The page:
If there's one area where the PowerLounger excels, this is it. For the minimalist backpackers here, this chair can reasonably be used as a sleeping pad, making it two items for the weight of one.
This chair has three useful set-ups: as a typical taco-style chair with the seat folded under, as a taco-style seat with legs extended, and as a sleeping pad. The fabric is very thin; while it wouldn't be our first choice as a sleeping pad (even compared to a typical closed-cell foam pad), it wouldn't be irrational to use it as one, depending on where you're planning on bivying. While there are more comfortable alternatives, this chair makes more sense than any in our review for a backpacking-specific seat, and this feature helped win it our Best Buy Award.
We miss the pockets and bonus straps of other chairs in this review, but if you're looking for something to use in the backcountry and not the park, this is a great item.
While we looked for chairs with a wide variety of purposes, this is a backpacking review, and the PowerLounger stands out for this reason. We wouldn't hesitate to take this any place we'd take any of the other taco-style chairs in our review though, and even at the beach, we'd be excited to have the longer bottom to keep sand out of our shorts. This chair can serve as a normal camp chair by doubling up the bottom but also has the added protection from the elements with the bottom extended. More than anything, though, it stands out for backpacking, even if used as a foam pad under your inflatable sleeping pad for extra protection on rocky surfaces.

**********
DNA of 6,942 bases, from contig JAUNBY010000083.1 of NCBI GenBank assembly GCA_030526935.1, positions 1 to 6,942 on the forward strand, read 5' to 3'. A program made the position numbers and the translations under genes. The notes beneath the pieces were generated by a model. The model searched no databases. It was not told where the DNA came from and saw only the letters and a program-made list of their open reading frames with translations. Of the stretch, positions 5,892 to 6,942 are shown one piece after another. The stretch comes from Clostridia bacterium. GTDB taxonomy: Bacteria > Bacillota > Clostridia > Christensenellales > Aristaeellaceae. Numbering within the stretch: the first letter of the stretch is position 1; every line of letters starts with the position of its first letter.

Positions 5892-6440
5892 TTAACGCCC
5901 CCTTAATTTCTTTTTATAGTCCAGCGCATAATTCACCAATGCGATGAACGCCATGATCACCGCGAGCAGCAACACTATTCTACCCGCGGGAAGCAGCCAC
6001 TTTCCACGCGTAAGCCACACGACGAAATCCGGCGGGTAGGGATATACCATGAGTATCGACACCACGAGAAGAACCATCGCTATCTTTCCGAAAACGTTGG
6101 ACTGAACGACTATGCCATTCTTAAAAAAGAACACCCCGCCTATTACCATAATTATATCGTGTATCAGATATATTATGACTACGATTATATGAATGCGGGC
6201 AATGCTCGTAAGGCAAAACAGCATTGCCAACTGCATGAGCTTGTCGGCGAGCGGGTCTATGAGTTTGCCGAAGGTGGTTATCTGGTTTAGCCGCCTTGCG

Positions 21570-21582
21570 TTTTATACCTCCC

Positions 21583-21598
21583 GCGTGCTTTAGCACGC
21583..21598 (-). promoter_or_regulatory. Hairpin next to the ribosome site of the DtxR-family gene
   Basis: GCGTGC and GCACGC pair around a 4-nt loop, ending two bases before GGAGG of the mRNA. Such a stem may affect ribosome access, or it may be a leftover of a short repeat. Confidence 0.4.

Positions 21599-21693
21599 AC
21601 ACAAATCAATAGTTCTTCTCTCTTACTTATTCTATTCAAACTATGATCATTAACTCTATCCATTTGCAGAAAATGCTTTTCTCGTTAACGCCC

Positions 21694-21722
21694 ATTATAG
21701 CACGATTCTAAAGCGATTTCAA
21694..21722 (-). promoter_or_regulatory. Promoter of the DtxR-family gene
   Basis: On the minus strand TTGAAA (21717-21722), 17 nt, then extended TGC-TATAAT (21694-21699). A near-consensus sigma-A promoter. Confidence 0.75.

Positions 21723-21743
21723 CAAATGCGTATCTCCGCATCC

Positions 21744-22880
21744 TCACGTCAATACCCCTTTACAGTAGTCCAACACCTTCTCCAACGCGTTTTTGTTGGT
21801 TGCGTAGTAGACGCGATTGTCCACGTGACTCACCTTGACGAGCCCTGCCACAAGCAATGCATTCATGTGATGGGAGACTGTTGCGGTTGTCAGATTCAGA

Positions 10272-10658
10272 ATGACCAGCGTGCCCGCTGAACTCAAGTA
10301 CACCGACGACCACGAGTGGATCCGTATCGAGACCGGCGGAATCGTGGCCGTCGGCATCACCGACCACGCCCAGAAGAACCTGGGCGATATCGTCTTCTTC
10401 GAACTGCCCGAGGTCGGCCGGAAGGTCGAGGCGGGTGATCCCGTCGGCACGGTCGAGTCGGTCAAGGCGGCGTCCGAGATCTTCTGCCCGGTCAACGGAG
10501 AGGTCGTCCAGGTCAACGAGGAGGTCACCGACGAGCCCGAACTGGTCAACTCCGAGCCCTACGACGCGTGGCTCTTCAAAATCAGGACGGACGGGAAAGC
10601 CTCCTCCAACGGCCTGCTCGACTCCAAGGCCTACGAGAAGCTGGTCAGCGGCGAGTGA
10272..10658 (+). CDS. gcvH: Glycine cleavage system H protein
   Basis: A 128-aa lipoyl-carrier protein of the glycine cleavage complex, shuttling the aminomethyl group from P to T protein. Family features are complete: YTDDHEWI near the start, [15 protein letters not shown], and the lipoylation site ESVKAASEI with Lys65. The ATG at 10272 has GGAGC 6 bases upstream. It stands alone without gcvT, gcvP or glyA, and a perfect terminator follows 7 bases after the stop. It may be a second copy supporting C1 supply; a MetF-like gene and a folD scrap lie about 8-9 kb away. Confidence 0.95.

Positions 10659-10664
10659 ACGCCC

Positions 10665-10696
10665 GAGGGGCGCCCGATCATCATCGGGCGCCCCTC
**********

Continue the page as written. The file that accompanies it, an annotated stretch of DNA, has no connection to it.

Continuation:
For a price of $83.50, the PowerLounger is the most expensive taco-style chair in this review but is less expensive than most of the tent-style products. If you're planning to use it as both chair and sleeping pad, we believe it is a great value, saving you both money and space in your pack; this trait helped it win our Best Buy Award. Even when compared to any of the tent-style chairs in this review, the PowerLounger gets you awesome comfort at a very reasonable price. On the other hand, if a tent-style chair is your jam, there are a few great products like the REI Flexlite at similar a similar price.
Taking home one of our esteemed Best Buy awards, the Crazy Creek Hex 2.0 PowerLounger was one of our favorite choices for backpacking. Its versatility pushed it over the edge for usefulness and helped us justify its higher price tag compared to other taco-style products. We loved the high back and soft material of this chair, and would undoubtedly tote this around with us to nearly any setting, whether we're going steps from the car or miles into the backcountry.
— Lauren DeLaunay